Hitting back at BJP chief Amit Shah for attacking Rahul Gandhi over the JNU row, Congress chief spokesman Randeep Surjewala said those once “externed by the Supreme Court over criminal charges” should not teach patriotism to the Congress, which has played a “stellar role” in freedom movement. Surjewala told reporters “it is ironical that those who are ‘inheritors of the thought process of Nathuram Godse’ are giving new definition to patriotism and love for the nation.”
CPI(M) general secretary Sitaram Yechury launched a stinging attack on right-wing outfits for allegedly labelling Left parties as “anti-national” forces, saying there can’t be a “bigger” farce than “Godse-worshippers” putting out certificates on nationalism.
Parliament attack victims demand stringent action
Meanwhile, chairman of All-India Anti-Terrorism Front Maninderjit Singh Bitta along with the kin of Parliament attack victims demanded stringent action against the students allegedly involved in the “anti-national act” in the JNU. They also threatened to protest if no action was taken against those guilty of holding an event in support of Parliament attack convict Afzal Guru on the JNU campus.
“We demand stringent action against those who had raised slogans against India, the judicial hanging of terror convict Afzal Guru, in support of Pakistan and demanded freedom of Kashmir. “They have insulted the sentiments of those families whose sons, brothers or husbands have sacrificed their lives during the 2001 Parliament attack,” Bitta told reporters here.
He said there was a need to find out those who were supporting the students. “Has the Government become so weak that it is not able to find who among 50 students had raised pro-Pakistan slogans?” Bitta said, adding that he will meet Union Home Minister Rajnath Singh and JNU Vice Chancellor M Jagadesh Kumar along with the martyrs’ family. (Inputs from agencies)
Former CPI (M) general secretary Prakash Karat attacked the Narendra Modi Government alleging that it “directed the crisis” at JNU and was attempting to impose ideological hegemony on varsities in the country. “Ever since the Modi Government came to power, universities across the country have been under siege. There have been constant attempts to impose ideological hegemony on universities,” said Karat during his visit to protest-hit JNU.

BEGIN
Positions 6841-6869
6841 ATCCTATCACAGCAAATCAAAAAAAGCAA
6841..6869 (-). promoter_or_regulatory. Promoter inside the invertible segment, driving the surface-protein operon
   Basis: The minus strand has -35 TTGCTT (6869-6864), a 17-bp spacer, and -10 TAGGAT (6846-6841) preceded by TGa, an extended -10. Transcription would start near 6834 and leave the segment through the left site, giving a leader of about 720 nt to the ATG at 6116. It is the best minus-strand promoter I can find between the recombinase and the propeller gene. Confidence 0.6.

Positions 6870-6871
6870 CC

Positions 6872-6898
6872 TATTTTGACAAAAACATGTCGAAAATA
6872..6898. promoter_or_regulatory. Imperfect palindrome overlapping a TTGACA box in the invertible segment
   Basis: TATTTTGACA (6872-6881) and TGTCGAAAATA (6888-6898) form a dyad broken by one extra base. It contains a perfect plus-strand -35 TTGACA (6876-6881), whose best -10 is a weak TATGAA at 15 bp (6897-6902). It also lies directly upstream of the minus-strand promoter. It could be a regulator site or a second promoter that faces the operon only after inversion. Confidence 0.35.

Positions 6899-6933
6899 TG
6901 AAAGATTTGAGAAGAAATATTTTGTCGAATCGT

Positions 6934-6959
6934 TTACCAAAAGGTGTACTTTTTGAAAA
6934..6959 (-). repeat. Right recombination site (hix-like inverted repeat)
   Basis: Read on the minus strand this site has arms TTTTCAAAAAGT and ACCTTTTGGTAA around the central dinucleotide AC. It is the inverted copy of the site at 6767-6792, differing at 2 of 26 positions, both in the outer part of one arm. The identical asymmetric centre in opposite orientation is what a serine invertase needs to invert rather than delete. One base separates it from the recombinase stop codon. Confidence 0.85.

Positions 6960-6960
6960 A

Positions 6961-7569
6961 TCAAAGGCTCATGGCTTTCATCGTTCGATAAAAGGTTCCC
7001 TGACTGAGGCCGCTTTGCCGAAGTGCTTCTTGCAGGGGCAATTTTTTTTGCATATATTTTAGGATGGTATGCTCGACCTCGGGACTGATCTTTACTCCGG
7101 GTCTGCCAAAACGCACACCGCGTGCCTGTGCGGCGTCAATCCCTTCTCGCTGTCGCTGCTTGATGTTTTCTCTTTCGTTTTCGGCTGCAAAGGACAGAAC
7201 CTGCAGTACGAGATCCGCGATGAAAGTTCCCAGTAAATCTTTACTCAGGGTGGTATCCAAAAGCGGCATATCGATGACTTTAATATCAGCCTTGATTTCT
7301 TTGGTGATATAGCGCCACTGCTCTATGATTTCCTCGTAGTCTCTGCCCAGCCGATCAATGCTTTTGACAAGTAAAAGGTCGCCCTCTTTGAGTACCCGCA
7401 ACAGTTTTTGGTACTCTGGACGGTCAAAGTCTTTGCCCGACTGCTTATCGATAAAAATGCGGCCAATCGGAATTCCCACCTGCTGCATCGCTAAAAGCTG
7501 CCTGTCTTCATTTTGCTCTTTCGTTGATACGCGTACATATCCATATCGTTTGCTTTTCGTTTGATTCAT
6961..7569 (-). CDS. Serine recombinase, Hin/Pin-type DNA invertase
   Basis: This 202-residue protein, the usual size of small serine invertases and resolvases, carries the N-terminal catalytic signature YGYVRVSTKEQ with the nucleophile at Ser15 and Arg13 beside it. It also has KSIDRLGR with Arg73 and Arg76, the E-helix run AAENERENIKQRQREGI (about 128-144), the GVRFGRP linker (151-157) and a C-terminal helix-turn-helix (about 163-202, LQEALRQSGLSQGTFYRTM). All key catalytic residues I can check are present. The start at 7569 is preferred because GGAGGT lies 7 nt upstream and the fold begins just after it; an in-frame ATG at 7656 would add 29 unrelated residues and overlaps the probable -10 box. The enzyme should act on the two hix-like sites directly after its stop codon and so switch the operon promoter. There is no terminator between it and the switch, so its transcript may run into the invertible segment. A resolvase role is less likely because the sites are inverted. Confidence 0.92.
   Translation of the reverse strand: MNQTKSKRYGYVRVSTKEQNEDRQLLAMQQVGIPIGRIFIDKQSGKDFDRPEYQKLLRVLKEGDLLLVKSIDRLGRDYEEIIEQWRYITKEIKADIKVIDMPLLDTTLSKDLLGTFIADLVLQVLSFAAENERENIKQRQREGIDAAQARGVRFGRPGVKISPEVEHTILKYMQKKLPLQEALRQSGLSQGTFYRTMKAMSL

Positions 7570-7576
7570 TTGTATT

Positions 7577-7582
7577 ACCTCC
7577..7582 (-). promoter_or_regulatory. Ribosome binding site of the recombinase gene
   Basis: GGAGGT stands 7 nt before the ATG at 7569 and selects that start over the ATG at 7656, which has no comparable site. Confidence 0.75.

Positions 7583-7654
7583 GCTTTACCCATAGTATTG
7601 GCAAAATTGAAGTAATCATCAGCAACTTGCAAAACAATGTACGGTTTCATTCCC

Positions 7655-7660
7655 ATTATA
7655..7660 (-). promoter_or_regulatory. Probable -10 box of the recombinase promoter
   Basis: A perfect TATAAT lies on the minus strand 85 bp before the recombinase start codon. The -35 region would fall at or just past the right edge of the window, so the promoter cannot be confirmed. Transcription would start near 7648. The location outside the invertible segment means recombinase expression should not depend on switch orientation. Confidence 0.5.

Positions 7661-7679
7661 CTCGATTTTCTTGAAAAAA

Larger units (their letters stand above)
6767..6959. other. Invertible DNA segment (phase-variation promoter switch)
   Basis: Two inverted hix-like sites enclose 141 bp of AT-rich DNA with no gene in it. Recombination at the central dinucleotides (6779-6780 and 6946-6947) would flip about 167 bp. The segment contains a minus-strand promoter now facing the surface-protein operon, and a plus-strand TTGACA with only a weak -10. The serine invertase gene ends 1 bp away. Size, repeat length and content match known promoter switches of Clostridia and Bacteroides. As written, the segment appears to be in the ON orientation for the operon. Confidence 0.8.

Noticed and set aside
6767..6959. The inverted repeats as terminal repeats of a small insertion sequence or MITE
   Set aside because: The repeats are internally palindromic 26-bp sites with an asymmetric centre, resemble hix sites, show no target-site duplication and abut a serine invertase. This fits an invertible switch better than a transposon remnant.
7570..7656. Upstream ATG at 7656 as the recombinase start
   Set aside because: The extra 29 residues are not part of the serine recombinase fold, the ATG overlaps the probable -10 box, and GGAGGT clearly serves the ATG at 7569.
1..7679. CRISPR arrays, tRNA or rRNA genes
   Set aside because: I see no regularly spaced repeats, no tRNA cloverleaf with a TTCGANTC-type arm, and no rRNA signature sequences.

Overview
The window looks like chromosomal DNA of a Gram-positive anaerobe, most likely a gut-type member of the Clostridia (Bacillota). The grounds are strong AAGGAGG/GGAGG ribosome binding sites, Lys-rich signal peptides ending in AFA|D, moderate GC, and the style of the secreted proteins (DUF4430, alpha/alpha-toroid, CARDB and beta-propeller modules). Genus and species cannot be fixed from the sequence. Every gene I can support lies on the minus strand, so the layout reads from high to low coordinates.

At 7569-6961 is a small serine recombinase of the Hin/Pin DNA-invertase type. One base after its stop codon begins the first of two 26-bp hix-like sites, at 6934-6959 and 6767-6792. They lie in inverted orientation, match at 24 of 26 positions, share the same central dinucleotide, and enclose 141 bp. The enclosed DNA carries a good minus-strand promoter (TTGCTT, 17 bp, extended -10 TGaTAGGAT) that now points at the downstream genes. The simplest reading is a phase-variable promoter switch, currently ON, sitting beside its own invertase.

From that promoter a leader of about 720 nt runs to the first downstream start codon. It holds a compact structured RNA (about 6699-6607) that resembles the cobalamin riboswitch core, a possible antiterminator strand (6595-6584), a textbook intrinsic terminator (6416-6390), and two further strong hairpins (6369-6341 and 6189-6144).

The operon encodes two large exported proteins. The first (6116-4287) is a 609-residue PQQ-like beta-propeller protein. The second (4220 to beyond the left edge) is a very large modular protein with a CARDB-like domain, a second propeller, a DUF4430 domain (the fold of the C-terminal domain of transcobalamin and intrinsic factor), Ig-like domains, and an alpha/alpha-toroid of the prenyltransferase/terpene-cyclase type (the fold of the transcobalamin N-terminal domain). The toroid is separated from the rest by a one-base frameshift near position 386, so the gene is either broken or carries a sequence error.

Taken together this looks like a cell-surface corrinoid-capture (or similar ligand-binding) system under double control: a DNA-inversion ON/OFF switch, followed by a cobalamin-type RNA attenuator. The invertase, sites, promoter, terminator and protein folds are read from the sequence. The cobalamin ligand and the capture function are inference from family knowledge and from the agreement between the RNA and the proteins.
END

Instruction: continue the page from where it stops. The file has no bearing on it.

Nitish Kumar Bihar
Chief Minister Nitish Kumar attacked the Centre on the arrest of JNU Students’ Union president on sedition charge saying it was “too much of a design” to impose the ideology of ABVP, the student wing of the RSS, on the nation. It was “like imposing Emer-gency” in the country, he added.
BSP President Mayawati alleged the NDA government had branded JNU as “anti-national” to implement the “extreme and offensive agenda” of the RSS and termed as “political conspiracy” the arrest of JNU Students’ Union president Kanhaiya Kumar on sedition charges.
Social activist Swami Agnivesh alleged that attempts were being made by ABVP, RSS and BJP to defame the “highest traditions of JNU” as their student’s wing was defeated in the campus elections. “It is totally wrong and such dirty acts should not have any place in politics. The incident of Hyderabad’s Central University is being re-played in JNU,” he said.
Delhi Police Commissioner BS Bassi Justifying the arrest of JNU SU President Kanh-aiya Kumar, Delhi Police Commissioner BS Bassi claimed that he had raised anti-national slogans during the controversial event in the campus but said police have so far found “no evidence linking the LeT” to the incident. “Kanhaiya was present at the event, where he delivered a speech and participated in an unlawful assembly which indulged in anti-India sloganeering. It was because of his involvement, and the evidence we have collected so far, that he has been arrested under charge of sedition,” Bassi said.
*Samuel Mathai is editorial advisor Mitaan Express
& Founder of Inquest Bhopal